Note: The following discussion on hybrid batteries refers to a battery type and not to the batteries that are used in hybrid electric vehicles (HEVs).
The hybrid battery combines the advantages of the low-maintenance and maintenance-free battery. The hybrid battery can withstand six deep cycles and still retain 100% of its original reserve capacity. The grid construction of the hybrid battery consists of approximately 2.75% antimony alloy on the positive plates and a calcium alloy on the negative plates. This allows the battery to withstand deep cycling while retaining reserve capacity for improved cranking performance. Also, the use of antimony alloys reduces grid growth and corrosion. The lead calcium has less gassing than conventional batteries.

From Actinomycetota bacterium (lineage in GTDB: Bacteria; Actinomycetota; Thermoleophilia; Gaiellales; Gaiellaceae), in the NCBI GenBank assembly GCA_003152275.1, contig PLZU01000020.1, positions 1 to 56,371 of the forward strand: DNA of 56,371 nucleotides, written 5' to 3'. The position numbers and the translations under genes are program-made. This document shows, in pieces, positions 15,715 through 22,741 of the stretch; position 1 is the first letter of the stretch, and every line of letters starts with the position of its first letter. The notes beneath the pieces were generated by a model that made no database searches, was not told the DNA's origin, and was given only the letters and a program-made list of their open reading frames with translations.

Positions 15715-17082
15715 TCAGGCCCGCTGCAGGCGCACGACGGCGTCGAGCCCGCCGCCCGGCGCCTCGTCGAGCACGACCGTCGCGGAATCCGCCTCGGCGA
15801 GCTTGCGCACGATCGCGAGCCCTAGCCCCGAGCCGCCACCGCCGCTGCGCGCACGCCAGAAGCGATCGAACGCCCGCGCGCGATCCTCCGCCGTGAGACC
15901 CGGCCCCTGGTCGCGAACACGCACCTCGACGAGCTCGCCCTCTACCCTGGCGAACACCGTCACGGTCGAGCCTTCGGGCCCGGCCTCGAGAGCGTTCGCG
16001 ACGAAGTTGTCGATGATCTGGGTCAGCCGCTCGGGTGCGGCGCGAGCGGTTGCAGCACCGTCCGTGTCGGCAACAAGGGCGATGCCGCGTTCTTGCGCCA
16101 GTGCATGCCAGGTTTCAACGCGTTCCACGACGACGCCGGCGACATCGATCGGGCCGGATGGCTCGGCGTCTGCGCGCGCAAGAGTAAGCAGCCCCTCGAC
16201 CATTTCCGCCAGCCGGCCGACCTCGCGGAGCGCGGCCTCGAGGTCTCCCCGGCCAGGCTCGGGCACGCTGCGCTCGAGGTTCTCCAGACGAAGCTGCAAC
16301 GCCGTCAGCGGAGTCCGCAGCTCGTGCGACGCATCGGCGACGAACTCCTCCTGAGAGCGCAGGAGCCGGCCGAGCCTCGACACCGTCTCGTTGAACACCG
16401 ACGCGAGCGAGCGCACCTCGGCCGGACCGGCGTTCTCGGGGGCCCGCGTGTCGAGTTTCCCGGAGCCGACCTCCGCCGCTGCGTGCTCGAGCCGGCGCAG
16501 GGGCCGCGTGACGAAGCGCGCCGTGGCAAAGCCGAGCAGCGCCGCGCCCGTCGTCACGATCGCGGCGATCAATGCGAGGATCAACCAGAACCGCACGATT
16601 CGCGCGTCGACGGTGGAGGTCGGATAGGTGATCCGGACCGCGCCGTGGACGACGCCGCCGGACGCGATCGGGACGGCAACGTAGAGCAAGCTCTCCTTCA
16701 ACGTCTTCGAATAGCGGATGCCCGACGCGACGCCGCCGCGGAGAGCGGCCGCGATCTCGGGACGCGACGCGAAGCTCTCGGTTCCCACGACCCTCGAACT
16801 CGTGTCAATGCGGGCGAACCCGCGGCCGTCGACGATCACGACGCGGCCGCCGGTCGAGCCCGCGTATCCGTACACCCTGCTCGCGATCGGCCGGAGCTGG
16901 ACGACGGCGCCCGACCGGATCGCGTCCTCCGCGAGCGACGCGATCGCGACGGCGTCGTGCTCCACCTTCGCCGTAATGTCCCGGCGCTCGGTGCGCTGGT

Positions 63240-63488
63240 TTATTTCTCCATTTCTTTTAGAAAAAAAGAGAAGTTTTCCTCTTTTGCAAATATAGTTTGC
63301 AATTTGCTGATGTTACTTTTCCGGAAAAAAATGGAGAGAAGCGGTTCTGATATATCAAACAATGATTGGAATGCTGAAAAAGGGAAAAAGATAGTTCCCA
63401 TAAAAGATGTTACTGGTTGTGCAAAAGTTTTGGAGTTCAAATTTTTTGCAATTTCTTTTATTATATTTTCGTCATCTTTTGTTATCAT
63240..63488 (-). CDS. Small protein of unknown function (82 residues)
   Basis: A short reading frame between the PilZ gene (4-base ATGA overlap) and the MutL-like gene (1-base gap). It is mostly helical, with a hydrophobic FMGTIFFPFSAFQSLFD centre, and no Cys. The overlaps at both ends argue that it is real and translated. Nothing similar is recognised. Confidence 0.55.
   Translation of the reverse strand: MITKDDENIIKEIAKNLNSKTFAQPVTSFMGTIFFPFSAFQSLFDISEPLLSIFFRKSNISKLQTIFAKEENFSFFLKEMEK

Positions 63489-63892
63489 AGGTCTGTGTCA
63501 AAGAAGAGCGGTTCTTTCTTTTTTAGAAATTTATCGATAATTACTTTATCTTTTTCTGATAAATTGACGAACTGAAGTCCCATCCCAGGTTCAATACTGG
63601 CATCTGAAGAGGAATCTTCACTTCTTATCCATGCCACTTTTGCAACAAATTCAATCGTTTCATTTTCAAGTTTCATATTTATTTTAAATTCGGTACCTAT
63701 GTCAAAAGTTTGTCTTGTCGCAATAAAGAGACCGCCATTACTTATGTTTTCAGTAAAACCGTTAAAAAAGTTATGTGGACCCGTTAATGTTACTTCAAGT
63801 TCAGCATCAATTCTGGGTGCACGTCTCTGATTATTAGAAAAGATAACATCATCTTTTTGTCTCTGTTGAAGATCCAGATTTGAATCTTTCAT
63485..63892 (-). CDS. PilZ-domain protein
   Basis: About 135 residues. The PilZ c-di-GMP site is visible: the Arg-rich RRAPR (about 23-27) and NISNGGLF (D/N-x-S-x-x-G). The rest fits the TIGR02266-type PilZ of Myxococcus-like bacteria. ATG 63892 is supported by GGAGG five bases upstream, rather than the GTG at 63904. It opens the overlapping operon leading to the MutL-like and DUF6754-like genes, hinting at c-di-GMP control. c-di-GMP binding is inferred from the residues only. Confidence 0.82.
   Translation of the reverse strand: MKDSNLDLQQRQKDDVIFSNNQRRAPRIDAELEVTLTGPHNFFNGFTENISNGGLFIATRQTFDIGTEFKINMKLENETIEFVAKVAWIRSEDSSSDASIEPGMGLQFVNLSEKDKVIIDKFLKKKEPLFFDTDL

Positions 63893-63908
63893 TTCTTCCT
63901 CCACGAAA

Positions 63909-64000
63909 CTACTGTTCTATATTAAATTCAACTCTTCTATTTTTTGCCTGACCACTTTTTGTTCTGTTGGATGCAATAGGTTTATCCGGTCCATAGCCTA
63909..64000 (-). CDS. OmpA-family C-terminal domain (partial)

FIGURE. Hybrid grid and separator construction.
Grid construction differs from other batteries in that the plates have a lug located near the center of the grid. In addition, the vertical and horizontal grid bars are arranged in a radial pattern (Figure 5-15). By locating the lug near the center of the grid and using the radial grid design, the current has less resistance and a shorter path to follow to the lug. This means the battery is capable of providing more current at a faster rate.
FIGURE. The hybrid battery grid construction allows for faster current delivery. Electrical energy at point “A” has a shorter distance to travel to get to the tab at point “B”.
The separators used are constructed of glass with a resin coating. The glass separators offer low electrical resistance with high resistance to chemical contamination. This type of construction provides for increased cranking performance and battery life.